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2009 Nissan 370Z Styling

7.8
On Styling

The next-generation 2009 Nissan 370Z coupe (the convertible debuts next year) retains the same basic styling cues as the outgoing 350Z but trims some of the excess fat off last year's model. New design elements tend to score well in reviews read by TheCarConnection.com, but not everyone is impressed with all of the latest exterior bits.

The new Nissan 370Z coupe comes in just two variations, according to Car and Driver, which it lists as "the base car, starting at $30,625, and a Touring version, which leans towards luxury." Exterior differences are virtually nonexistent, and both cars share styling that Car and Driver calls "largely successful." However, Jalopnik points out that the latest 370Z Nissan features "a set of controversial 'boomerang' headlights mimicking the design language set forth by the new 2009 Maxima." Motor Trend reviewers find the Nissan 370Z to be "better looking" than its predecessor, although they lament the "overstyled headlights and 'fangs' in the grille." The LA Times observes that the 2009 Nissan 370Z is both "slightly wider and shorter than its predecessor," which they appreciate because "it will enhance the car's stance, making it even more fun to drive." Automobile Magazine sums up the 370Z Nissan, saying that the Nissan designers "exercised restraint in the basic surfaces, saving the drama for the boomerang-shaped head and taillamp assemblies, some of the most interesting styling touches ... seen in ages."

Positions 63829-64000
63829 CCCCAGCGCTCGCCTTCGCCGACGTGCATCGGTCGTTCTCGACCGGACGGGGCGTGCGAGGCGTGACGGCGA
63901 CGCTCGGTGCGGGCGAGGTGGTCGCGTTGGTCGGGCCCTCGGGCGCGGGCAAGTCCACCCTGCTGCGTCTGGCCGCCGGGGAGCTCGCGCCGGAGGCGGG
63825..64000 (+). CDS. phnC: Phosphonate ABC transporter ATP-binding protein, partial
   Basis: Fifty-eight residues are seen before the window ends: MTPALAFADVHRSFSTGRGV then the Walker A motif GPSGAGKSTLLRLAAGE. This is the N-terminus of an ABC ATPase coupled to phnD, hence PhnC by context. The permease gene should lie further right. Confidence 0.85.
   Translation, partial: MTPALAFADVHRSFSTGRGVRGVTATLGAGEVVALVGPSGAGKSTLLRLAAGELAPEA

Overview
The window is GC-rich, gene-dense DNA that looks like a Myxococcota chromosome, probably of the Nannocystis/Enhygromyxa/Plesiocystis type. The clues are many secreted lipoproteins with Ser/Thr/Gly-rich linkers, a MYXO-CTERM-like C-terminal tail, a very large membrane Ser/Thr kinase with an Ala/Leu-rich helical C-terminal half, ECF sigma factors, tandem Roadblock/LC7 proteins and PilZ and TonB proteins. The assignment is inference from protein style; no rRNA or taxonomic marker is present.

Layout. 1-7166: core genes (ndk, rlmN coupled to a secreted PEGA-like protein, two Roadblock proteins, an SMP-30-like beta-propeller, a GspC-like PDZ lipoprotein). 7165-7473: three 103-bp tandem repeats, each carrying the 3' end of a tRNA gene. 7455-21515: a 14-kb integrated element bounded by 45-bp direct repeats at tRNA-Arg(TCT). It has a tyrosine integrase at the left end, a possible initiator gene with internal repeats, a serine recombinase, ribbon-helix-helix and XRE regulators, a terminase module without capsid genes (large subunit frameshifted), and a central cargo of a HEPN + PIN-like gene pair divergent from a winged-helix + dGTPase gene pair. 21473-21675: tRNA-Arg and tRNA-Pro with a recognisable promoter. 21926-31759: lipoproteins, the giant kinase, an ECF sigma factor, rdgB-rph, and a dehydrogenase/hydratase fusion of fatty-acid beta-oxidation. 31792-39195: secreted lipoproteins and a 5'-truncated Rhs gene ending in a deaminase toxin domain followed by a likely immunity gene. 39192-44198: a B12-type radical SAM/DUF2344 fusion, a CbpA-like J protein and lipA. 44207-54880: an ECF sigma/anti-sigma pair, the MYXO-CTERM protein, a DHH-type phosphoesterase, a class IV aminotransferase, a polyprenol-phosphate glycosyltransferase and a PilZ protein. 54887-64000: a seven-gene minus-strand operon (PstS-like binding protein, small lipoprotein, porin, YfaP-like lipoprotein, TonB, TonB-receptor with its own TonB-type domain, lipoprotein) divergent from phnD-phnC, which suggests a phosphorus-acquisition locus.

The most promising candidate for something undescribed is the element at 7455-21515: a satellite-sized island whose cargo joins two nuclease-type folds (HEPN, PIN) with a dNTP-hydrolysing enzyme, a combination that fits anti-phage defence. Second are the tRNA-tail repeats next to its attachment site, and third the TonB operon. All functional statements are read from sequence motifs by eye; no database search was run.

The Nissan Z has never occupied the top spot in the performance world—and it doesn't now—but it's still a great performance car that starts just under $30,000.

The interior of the Nissan 370Z earns a complete redesign as well, although this one isn't without controversy either. Reviewers generally like the layout, where Consumer Guide finds that "the audio and climate controls fall easily to hand," and Jalopnik says that "the new interior looks to be a vast improvement over the 350Z." However, a new LCD readout inside the Nissan 370Z draws lots of criticism—Motor Trend claims that "besides looking contrived and asymmetrical, these gauges are hard to read. It's like the whole thing was done for styling sake, with no real benefit." On the positive side, Car and Driver notes that the 2009 Nissan 370Z's "steering wheel is asymmetrical, neither circular nor oval, but its size and grip are perfect."

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